It has been a week since I got back to Sweden after my trip to San Francisco for what I am sad to say was my worst JavaOne so far. Don't get me wrong, JavaOne was good. There were a lot of good sessions, and as always it was nice to meet my friends in the community. But the two previous years were better. Much of it can be blamed on the economy. And the rest can be blamed on me. To a large extent the reason I didn't get the JavaOne experience I would have liked to was because I was too busy. I had a deadline waiting for me on a project at work when I got home, and had to work quite a lot during my JavaOne week. But the fact stands, JavaOne was a lot smaller this year, only about 9000 attendees, and you notice that.
These are the highlight from the sessions I attended at CommunityOne and then JavaOne:
- Beyond impossible: How JRuby has evolved the Java Platform by Charles Nutter. Charles is a kickass developer and has become a really good speaker as well. It's amazing what he has done with JRuby, and this talk was a summary of the highlights from that. Including things such as the fact that the JRuby team have implemented their own regular expressions library and posix layer for doing system calls from the JVM. All of which adds up to making JRuby the fastest complete implementation of Ruby.
- Return of the Puzzlers: Schlock and Awe by Joshua Bloch and Neal Gafter. All I can say is that all the digging around on the low levels of the JVM that I have done has payed off, I had the right answer for 7 out of 7 Puzzlers, much better than the first time I attended a Java Puzzlers session.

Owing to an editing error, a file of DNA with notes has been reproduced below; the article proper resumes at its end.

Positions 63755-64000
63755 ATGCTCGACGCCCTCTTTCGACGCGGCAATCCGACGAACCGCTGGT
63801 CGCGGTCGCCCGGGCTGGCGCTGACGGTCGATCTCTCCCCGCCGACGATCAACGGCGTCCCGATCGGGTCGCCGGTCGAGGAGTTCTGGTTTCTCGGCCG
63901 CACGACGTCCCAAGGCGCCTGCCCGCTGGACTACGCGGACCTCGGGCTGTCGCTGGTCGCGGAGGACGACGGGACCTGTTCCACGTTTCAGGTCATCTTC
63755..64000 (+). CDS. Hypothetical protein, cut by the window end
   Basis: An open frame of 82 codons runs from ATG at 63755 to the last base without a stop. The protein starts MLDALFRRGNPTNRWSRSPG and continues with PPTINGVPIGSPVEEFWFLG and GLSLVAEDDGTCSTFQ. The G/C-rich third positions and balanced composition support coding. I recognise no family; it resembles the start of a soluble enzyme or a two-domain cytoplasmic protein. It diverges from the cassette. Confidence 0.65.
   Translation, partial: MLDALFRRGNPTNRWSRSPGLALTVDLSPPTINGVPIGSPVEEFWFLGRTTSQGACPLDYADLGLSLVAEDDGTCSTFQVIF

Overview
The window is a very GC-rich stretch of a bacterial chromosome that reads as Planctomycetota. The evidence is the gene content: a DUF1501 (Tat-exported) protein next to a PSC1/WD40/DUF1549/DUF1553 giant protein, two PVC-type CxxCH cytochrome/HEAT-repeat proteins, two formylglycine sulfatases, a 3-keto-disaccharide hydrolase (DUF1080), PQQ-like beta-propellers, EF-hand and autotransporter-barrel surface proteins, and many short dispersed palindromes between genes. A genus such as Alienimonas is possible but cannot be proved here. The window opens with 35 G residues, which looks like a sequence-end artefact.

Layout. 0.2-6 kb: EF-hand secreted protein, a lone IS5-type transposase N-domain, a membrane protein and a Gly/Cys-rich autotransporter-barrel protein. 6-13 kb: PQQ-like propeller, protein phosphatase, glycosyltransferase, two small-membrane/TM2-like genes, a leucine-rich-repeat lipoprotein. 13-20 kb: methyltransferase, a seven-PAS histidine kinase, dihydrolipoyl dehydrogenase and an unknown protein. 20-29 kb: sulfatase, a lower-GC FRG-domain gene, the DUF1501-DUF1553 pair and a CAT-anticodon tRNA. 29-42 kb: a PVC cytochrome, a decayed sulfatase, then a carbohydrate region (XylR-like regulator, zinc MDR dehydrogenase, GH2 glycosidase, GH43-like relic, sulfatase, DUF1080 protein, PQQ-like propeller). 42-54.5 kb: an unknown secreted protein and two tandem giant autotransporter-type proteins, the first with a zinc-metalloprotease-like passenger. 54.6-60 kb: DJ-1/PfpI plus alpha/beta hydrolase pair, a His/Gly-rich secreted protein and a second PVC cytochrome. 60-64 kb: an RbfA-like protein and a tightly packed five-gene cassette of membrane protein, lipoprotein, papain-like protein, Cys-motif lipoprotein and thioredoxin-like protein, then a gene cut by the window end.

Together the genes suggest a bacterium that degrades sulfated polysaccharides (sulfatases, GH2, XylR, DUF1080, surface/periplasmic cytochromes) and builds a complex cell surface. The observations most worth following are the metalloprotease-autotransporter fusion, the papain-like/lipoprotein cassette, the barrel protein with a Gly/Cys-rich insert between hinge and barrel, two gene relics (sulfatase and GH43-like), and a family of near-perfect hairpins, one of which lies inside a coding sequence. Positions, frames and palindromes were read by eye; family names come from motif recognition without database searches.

- Toward a Renaissance VM by John Rose. John talked about Invokedynamic and Method Handles. It was all familiar stuff, but a good introduction for the odd people who do not spend most of their time implementing languages for the JVM.
- Meet the Java Posse. I've known the guys of the Java Posse for a while, but this is the first time that I was not doing something completely different during their BoF at JavaOne. Not much to say, listen to the podcast.
- JSR 292 Cookbook mostly by John Rose. This is what I think was the eye opening session about Invokedynamic and MethodHandles for most people. Hands on examples, showing all of the JSR 292 goodness in action. More people should have attended. Everyone not familiar with JSR 292 on beforehand that I talked to after the session realized that it is useful for far more things than just implementing languages.
- How to write a distributed garbage collector by Ari Zilka and Saravanan Subbiah from Terracotta. This was the last session of the last day and probably the best session at JavaOne this year. Ari and Saravanan talked about how garbage is detected and collected in the distributed environment that is Terracotta when all references to an object could be from a different node. Very interesting stuff, I need to take a deeper look at Terracotta at some point soon.
There were also some noteworthy sessions that I missed while I was working:
- Java Platform Concurrency Gotchas by Alex Miller. A smart guy talking about interesting stuff, too bad I missed that one.
- The Ghost in the Virtual Machine: A Reference to References by Bob Lee. I have a feeling that there are still a few things that can be done using Weak, Soft and Phantom references, that I don't know about yet. I would also have liked to hear what he had to say about Ephemerons. Are they coming to the JVM soon btw?
Then there are the two presentations I gave. A BoF on Interface Injection entitled "Language Interoperability on the JVM Made Simple" and a Technical session entitled "Exploiting Concurrency with Dynamic Languages".